The Jaguars attempted to return the favor, as linebacker Jason Babin punched the ball loose on a short catch-and-run by Taylor’s backup, rookie Alvin Pearman. Head coach Jack Del Rio challenged the call on the field, and the fumble was reversed. Two plays later, Leftwich hit wide receiver Ernest Wilford running free in the secondary to even the game.
The Texans offense bounced back with offensive coordinator Joe Pendry smartly mixing the run with the pass (7 rushes, 6–6 passing). After attempting to draw the Jaguar defense offside on a fourth-and-one from the Jacksonville 7-yard line, head coach Dom Capers decides to go for the first down. Wells makes the move pay off, finding the end zone behind the blocks of Todd Wade and Milford Brown to regain the lead, 14-7.
On the next series, new starter Ernest Wilford came up with receptions of 39 and 26 yards to put the Jaguars into Texans territory. The Jaguars moved inside the ten-yard line and caught the Texans defense with a quarterback draw. The slow-footed Leftwich leisurely strolled into the end zone to knot the score at 14-14.
The Texans had their chance at keeping the Jaguars from taking the lead, but the tide turned when DaShon Polk stripped the ball from rookie running back Derrick Wimbush. Phillip Buchanon recovered the loose ball, but a rare defensive holding penalty on a rushing play by nose tackle Seth Payne nullified the turnover. Greg Jones then rumbled 12 yards to paydirt as Jacksonville takes their first lead of the game.
With a chance still to tie the game, Carr found Andre Johnson on a big third down conversion for 18 yards, and the Texans moved inside midfield on another Carr-to-Johnson connection for 10 yards. The Jaguars surprised the Texans with a blitz on third-and-4, as middle linebacker Mike Peterson sacks and strips Carr at the 42-yard line. Carr recovered, but the Texans are forced to use their final timeout on fourth down with 54 seconds left in regulation.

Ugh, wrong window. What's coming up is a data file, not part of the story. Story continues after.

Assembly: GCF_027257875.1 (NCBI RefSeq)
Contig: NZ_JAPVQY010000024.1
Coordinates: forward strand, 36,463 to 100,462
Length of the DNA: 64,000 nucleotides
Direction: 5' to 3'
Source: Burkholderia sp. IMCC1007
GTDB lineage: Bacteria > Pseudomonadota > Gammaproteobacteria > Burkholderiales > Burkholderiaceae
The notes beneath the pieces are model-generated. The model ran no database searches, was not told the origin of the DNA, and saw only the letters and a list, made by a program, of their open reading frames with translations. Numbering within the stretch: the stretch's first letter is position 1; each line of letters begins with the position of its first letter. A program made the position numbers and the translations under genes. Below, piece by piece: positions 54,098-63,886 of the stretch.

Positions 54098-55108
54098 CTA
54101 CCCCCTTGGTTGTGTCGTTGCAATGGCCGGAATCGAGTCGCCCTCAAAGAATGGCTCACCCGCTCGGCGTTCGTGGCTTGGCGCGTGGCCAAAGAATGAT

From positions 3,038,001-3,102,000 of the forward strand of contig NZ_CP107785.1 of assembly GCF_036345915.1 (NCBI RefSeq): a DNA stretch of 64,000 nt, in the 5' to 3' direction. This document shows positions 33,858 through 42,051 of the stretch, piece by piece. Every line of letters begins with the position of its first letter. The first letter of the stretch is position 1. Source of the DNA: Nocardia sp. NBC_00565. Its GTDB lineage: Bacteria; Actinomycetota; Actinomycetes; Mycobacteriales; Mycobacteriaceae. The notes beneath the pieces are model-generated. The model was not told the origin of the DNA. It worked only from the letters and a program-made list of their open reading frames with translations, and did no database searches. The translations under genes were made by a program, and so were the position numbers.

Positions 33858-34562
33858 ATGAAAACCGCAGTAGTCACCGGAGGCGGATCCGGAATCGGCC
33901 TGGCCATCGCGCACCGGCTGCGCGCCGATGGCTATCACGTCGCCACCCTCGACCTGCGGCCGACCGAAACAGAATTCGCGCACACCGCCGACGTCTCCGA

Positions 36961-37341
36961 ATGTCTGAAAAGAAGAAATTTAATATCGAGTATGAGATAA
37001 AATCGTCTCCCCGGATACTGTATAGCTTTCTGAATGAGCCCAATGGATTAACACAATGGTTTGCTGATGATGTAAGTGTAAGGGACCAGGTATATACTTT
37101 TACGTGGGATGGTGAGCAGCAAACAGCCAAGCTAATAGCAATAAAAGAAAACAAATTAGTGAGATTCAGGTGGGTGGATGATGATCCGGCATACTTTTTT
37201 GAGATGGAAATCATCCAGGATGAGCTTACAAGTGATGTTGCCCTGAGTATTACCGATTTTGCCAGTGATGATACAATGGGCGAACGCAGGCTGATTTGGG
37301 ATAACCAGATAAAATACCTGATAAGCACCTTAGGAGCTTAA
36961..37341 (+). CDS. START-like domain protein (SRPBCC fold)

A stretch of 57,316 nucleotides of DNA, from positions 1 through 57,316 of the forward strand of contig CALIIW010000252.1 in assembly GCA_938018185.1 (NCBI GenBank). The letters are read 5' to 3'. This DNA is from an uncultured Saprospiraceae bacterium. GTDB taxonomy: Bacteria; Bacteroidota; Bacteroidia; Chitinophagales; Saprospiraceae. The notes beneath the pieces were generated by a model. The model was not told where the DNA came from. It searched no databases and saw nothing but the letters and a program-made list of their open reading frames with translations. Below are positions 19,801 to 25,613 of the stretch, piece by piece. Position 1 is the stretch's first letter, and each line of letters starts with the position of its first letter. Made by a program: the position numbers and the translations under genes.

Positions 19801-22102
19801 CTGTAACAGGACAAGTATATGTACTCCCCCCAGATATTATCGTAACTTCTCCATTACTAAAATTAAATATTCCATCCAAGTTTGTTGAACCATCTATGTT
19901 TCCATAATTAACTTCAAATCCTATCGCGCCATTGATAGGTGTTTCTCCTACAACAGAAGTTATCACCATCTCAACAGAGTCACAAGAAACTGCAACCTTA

The Texans came out of the timeout with Johnson running a crossing route and Corey Bradford on a fly pattern deep down the left sideline. Carr read the free safety and went to Bradford, who had a step on former Texan Kenny Wright. Corey cradled the pass inside the 10-yard line, but the ball fell through his arms as he attempted to bring it into his body. The drop gave the Texans a 1-7 record midway through the 2005 season.
The Texans travel to Indianapolis next week, looking for the first win against the Colts in franchise history. With a loss, the Texans could be eliminated from the AFC South race. Which outcome is more likely? As coach Dom Capers might say, this will be the start of an eight game season. A very long eight game season.